First published in ITIJ 106, November 2009
Spring heat is emerging in Australia and one of the hottest debates of the new season is centred on unfair terms and conditions in insurance policies. David Craik has the latest on developments down under
The battleground is in the Australian Parliament, where the government is proposing amendments to the country’s Trade Practices Act (TPA) in order to implement new consumer laws and create a national consumer law regime that will address unfair contract terms and include penalties and enforcement powers. The proposed changes all sound very noble in championing consumer rights but, in fact, consumer groups such as the Consumer Action Law Centre are vehemently critical of the new bill and the reason, they say, is that it will not cover contracts taken out with insurance companies.
Layers of protection
Indeed, the insurance industry has convinced the Australian Treasury that the new bill should not include its policies and contracts because these are already covered by an existing law called the Insurance Contracts Act (ICA). Paul Giles, general manager of communications at the Insurance Council, explains: “Consumers have been well protected for some time by the ICA. Importantly, it requires both the insurer and insured to act with utmost good faith. Evidence does not support the need for the application of the proposed unfair contracts terms legislation to general insurance. In the Financial Ombudsman Service’s Annual Review 07/08 of 3,167,439 claims lodged with insurers, over 98 per cent were paid.” He argues that applying the TPA over the ICA would result in an “unwarranted layering of regulatory requirements on insurers” and would lead to operating inefficiencies. “The cost of this would ultimately be passed on to the consumer,” he says. “The proposed legislation will create uncertainty in the application of insurance terms to claims, which will likely lead to further disputes resulting in inconvenience and delay for consumers in settlements, increasing costs and possibly premiums.”
However, Nicole Rich, director of policy and campaigns at the Consumer Action Law Centre, says: “There is no reason to exclude insurance contracts from coverage under the new unfair contract terms provisions. There should be no carve-outs for any sector of the economy. There were many industries that sought this but if we start exempting individual industries we diverge from the economy-wide approach that underpins the value of the reforms.”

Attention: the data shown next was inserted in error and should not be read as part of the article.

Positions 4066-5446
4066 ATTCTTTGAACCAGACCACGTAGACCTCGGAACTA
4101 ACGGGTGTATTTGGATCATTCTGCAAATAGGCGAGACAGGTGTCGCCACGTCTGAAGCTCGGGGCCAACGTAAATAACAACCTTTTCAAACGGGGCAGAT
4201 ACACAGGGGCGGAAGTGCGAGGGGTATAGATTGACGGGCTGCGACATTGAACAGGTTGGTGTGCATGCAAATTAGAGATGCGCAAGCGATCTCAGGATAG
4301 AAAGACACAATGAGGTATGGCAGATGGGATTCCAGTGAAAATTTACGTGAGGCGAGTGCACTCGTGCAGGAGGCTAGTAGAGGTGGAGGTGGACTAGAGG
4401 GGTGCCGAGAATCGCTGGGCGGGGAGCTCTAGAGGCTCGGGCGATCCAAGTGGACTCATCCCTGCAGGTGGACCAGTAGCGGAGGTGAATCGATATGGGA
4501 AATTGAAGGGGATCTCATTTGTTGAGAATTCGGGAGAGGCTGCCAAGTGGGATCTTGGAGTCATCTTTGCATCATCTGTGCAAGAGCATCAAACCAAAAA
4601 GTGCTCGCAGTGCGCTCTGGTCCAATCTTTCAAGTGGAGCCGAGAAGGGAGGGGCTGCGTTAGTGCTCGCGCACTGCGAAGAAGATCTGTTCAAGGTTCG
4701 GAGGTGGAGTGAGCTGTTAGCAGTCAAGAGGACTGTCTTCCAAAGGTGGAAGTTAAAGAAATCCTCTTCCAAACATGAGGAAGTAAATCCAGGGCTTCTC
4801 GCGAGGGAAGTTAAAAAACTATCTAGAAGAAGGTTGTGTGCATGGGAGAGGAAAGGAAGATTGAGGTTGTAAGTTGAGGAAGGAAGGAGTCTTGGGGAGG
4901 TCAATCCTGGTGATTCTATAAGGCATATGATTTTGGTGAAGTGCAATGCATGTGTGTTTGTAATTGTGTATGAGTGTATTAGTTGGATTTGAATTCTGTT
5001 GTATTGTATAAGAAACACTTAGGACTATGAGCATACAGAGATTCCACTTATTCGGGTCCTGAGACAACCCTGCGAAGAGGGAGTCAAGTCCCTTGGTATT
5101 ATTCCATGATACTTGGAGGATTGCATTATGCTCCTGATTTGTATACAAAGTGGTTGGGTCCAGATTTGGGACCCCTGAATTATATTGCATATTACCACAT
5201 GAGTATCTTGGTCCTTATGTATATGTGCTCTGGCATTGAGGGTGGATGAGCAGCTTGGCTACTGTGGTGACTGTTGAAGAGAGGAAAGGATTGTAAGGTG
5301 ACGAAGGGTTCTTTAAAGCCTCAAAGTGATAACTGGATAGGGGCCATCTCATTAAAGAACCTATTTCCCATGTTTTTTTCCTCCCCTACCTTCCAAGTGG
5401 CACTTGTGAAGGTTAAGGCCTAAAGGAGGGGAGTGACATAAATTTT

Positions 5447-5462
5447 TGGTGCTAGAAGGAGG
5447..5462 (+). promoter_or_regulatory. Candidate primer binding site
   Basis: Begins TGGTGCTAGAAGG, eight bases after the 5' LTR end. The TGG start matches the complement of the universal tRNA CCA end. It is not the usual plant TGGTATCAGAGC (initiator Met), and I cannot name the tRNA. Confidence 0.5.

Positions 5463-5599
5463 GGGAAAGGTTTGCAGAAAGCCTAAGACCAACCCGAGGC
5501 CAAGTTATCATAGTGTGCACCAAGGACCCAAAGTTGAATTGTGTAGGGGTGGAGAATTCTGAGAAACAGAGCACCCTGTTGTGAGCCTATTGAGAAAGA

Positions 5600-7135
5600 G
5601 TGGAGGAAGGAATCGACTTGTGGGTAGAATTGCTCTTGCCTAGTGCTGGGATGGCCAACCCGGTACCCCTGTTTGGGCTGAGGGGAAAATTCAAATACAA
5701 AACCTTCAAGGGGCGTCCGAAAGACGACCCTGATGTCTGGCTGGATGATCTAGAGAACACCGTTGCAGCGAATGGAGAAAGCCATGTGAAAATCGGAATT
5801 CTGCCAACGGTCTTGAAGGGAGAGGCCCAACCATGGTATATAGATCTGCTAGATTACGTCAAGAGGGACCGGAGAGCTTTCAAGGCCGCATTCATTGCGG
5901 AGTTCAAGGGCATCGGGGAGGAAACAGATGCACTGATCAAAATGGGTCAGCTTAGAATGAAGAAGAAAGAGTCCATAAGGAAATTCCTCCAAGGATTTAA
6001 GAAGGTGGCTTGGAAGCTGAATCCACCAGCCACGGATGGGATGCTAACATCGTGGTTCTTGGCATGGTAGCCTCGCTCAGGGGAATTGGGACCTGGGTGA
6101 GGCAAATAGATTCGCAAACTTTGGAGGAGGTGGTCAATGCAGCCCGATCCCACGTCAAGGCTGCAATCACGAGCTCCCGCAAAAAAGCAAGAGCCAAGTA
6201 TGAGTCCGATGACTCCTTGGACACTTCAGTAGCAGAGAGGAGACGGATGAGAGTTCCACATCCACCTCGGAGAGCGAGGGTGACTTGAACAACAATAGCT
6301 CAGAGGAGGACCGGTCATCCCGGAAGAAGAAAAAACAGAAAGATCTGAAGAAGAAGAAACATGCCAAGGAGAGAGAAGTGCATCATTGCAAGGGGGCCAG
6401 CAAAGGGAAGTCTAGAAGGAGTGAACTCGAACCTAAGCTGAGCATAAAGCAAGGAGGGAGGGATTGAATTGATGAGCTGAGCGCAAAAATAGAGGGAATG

consumers of insurance have just as much trouble with unfair terms in contracts as other consumers
Rich argues that the ICA does not cover problems with unfair terms in insurance contracts: “It does not address the inclusion of unfair terms in contracts drafted by the supplier. The practical experience strongly shows that consumers still have problems with unfair terms in insurance contracts all the time – including travel insurance,” she says. “Consumers commonly have their claims for lost, damaged or stolen items or baggage denied under their travel insurance policies because insurers commonly include a term in their contracts excluding cover for loss, theft or damage of property left ‘unattended’ or ‘unsupervised’ in a public place. This essentially ensures that the insurance cover consumers believe they have bought for lost or stolen property is generally not useful as it is precisely when consumers take their eyes off their property that it is likely to be lost or stolen.”
Rich states that ‘numerous determinations’ in favour of insurers in such cases have been made by the Financial Ombudsman Service over the years. “In just one recent case, a consumer whose luggage was stolen after he boarded a city transfer bus at Hong Kong Airport and placed his luggage in the luggage rack on the lower level of the bus but sat on the top deck had his claim denied because he did not keep it under observation,” she explains. “In another recent case a consumer’s claim for one stolen bag was denied after he hailed a taxi on a road in Thailand to go to the airport and left his bags three to six metres away while he was haggling with a taxi driver over the fare.”
Rich has a supporter in Katherine Lane, principal solicitor of the Insurance Law Service. She says: “To exempt one industry is nonsensical and inelegant. Consumers of insurance have just as much trouble with unfair terms in contracts as other consumers. Insurance contracts are standard documents drafted by the solicitors of the insurance company to be in the best interests of the insurance company.” She continued: “This necessarily creates unfair terms as there is power imbalance between the parties. Consumers have almost no ability to negotiate the terms of insurance contracts.” She also believes that the ICA does not adequately protect insurance policyholders in Australia from unfair terms because unfair terms continue to appear in insurance contracts. “The Insurance Law Service is not aware of any unfair term ever being voided by the Insurance Contracts Act,” she says. “As insurance is such a vital consumer product, this regulation is even more vital for insurance policyholders.”